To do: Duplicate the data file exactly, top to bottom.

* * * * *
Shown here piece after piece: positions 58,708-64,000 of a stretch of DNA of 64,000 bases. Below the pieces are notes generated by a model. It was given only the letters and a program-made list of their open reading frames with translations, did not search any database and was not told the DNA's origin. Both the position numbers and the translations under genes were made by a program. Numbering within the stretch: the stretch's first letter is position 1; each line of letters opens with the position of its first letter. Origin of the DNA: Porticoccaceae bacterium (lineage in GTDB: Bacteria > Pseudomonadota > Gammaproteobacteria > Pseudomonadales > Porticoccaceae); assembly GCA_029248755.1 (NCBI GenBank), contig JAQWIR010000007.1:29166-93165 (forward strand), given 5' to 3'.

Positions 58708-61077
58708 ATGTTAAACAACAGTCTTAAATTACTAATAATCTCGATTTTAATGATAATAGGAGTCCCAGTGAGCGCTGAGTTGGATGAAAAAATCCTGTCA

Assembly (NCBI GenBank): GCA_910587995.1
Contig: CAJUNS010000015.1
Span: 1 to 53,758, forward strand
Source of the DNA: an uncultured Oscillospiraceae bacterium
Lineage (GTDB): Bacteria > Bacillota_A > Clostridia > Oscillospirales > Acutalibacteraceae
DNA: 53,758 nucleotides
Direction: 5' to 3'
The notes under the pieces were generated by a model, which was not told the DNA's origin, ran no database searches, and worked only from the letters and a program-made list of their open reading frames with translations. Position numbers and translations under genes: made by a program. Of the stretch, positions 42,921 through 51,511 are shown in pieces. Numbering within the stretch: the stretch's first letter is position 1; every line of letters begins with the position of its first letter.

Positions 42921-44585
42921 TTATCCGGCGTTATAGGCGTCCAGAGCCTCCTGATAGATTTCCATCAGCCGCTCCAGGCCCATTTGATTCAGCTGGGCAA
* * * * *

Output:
Shown here piece after piece: positions 58,708-64,000 of a stretch of DNA of 64,000 bases. Below the pieces are notes generated by a model. It was given only the letters and a program-made list of their open reading frames with translations, did not search any database and was not told the DNA's origin. Both the position numbers and the translations under genes were made by a program. Numbering within the stretch: the stretch's first letter is position 1; each line of letters opens with the position of its first letter. Origin of the DNA: Porticoccaceae bacterium (lineage in GTDB: Bacteria > Pseudomonadota > Gammaproteobacteria > Pseudomonadales > Porticoccaceae); assembly GCA_029248755.1 (NCBI GenBank), contig JAQWIR010000007.1:29166-93165 (forward strand), given 5' to 3'.

Positions 58708-61077
58708 ATGTTAAACAACAGTCTTAAATTACTAATAATCTCGATTTTAATGATAATAGGAGTCCCAGTGAGCGCTGAGTTGGATGAAAAAATCCTGTCA

Assembly (NCBI GenBank): GCA_910587995.1
Contig: CAJUNS010000015.1
Span: 1 to 53,758, forward strand
Source of the DNA: an uncultured Oscillospiraceae bacterium
Lineage (GTDB): Bacteria > Bacillota_A > Clostridia > Oscillospirales > Acutalibacteraceae
DNA: 53,758 nucleotides
Direction: 5' to 3'
The notes under the pieces were generated by a model, which was not told the DNA's origin, ran no database searches, and worked only from the letters and a program-made list of their open reading frames with translations. Position numbers and translations under genes: made by a program. Of the stretch, positions 42,921 through 51,511 are shown in pieces. Numbering within the stretch: the stretch's first letter is position 1; every line of letters begins with the position of its first letter.

Positions 42921-44585
42921 TTATCCGGCGTTATAGGCGTCCAGAGCCTCCTGATAGATTTCCATCAGCCGCTCCAGGCCCATTTGATTCAGCTGGGCAA